Shofar: An Interdisciplinary Journal of Jewish Studies
Volume 24, Number 1, Fall 2005
pp. 22-36 | 10.1353/sho.2005.0197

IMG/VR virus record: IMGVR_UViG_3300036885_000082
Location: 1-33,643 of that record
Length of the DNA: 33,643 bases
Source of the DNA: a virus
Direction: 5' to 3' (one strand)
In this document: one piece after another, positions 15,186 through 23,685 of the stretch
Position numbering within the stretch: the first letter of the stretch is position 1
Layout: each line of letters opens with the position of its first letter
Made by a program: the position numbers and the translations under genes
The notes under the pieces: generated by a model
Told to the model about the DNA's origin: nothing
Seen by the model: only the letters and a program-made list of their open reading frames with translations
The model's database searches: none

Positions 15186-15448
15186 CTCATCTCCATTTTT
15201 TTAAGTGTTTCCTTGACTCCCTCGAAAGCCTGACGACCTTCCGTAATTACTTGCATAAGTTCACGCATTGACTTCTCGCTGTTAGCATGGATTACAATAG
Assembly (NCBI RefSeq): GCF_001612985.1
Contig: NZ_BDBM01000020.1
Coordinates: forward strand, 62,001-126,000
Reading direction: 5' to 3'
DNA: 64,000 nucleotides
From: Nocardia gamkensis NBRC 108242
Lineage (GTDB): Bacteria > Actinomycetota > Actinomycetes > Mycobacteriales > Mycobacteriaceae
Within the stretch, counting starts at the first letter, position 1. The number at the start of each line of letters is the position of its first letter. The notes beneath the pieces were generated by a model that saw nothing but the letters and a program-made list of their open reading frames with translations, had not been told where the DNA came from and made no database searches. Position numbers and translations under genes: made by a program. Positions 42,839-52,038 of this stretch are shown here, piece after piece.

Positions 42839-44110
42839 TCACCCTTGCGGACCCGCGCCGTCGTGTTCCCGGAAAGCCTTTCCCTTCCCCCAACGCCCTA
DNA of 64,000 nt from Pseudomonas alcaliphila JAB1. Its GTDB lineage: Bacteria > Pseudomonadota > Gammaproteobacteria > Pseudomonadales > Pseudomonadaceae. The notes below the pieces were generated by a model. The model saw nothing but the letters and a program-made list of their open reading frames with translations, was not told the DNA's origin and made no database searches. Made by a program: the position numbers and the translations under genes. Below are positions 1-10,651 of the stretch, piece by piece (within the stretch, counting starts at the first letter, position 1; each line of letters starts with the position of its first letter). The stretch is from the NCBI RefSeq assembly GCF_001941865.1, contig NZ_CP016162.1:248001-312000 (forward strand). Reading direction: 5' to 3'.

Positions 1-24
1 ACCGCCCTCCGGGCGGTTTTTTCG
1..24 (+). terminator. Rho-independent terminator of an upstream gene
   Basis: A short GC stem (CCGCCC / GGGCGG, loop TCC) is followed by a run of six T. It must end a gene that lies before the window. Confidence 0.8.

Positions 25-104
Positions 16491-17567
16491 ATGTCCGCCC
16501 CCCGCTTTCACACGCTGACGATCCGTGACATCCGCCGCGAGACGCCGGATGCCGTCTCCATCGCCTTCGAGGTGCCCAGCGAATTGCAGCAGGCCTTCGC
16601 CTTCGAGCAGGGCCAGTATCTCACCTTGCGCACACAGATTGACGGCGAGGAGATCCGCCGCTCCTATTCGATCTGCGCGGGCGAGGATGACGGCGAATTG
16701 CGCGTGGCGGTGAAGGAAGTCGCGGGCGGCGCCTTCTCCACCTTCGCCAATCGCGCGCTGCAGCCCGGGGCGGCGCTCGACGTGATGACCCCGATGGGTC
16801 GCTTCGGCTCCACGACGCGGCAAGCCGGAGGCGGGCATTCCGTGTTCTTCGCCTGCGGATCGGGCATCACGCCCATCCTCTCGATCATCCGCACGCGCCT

Holocaust-related films in Israeli cinema appear in several cycles. The 1980s cycle, which I call Shadow Cinema, expresses ambivalence and guilt and professes a perverse loyalty to a wound that will not heal and to the dead that have never been buried. The analysis of certain junctures in these films brings forth an unexpected analogy between the Sabra new Jew and the Nazi. I argue that these films echo a deeply ingrained recognition that the liquidation of the Diaspora sought by Zionism through immigration of millions of Jews to Palestine, was actually achieved by Nazi Germany through extermination of those same millions. Such inadvertent conflation must have elicited guilt feelings in the Jewish Yishuv in Palestine that had endorsed the "Negation of the Diaspora." The State of Israel, heir to the Yishuv, has inherited these guilt feelings. Israel has unwittingly engulfed itself in guilt for the destruction of the Jews by the Nazis. This tragic sense of Zionism has been in keeping long enough to have sunk in and made Israeli Jews carry indelible guilt vis-à-vis the victims of the Holocaust. Israel lives in a tangled "dead-end future," obsessed with endless bleeding and bloodletting to expiate the six million dead for whose death it innocently and unconsciously puts the blame on itself.